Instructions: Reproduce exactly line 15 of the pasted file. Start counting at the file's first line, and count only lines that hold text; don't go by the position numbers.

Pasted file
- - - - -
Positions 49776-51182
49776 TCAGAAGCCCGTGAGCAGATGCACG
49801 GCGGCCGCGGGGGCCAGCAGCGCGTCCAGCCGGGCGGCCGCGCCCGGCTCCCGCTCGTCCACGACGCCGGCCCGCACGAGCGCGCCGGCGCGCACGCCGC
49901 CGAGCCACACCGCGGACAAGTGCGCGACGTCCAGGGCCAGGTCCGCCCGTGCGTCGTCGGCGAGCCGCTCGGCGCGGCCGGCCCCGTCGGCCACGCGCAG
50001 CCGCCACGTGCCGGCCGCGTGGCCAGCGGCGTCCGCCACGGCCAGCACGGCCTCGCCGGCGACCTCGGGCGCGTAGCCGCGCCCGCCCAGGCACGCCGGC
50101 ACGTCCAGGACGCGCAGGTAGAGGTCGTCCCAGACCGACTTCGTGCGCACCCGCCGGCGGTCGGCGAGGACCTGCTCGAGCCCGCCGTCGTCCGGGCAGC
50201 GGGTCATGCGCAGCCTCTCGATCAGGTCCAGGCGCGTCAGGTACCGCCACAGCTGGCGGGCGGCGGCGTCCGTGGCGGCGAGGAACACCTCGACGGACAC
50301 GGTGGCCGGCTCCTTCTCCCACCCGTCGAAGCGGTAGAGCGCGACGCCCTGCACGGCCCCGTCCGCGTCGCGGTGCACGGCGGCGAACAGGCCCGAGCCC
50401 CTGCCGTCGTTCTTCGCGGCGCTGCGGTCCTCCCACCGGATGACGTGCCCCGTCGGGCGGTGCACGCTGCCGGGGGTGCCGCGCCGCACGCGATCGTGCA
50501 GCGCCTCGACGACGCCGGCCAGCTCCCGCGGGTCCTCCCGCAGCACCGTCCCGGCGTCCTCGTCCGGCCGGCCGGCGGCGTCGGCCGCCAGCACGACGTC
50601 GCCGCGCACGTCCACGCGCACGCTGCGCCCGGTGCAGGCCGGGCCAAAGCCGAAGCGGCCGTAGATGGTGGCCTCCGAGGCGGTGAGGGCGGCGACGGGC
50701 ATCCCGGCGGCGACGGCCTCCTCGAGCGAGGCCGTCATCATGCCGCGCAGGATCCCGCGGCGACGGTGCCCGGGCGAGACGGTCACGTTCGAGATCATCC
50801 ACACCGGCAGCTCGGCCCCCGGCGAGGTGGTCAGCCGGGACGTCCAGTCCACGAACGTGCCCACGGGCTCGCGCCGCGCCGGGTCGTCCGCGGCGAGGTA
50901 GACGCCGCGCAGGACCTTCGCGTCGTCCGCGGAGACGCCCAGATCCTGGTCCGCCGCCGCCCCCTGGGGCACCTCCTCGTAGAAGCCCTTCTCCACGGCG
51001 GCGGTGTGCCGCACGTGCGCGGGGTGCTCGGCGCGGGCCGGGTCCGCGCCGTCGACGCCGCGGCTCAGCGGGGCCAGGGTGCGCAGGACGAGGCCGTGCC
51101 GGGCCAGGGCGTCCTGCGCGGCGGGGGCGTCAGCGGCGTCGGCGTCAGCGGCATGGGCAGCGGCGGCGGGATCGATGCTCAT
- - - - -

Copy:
51001 GCGGTGTGCCGCACGTGCGCGGGGTGCTCGGCGCGGGCCGGGTCCGCGCCGTCGACGCCGCGGCTCAGCGGGGCCAGGGTGCGCAGGACGAGGCCGTGCC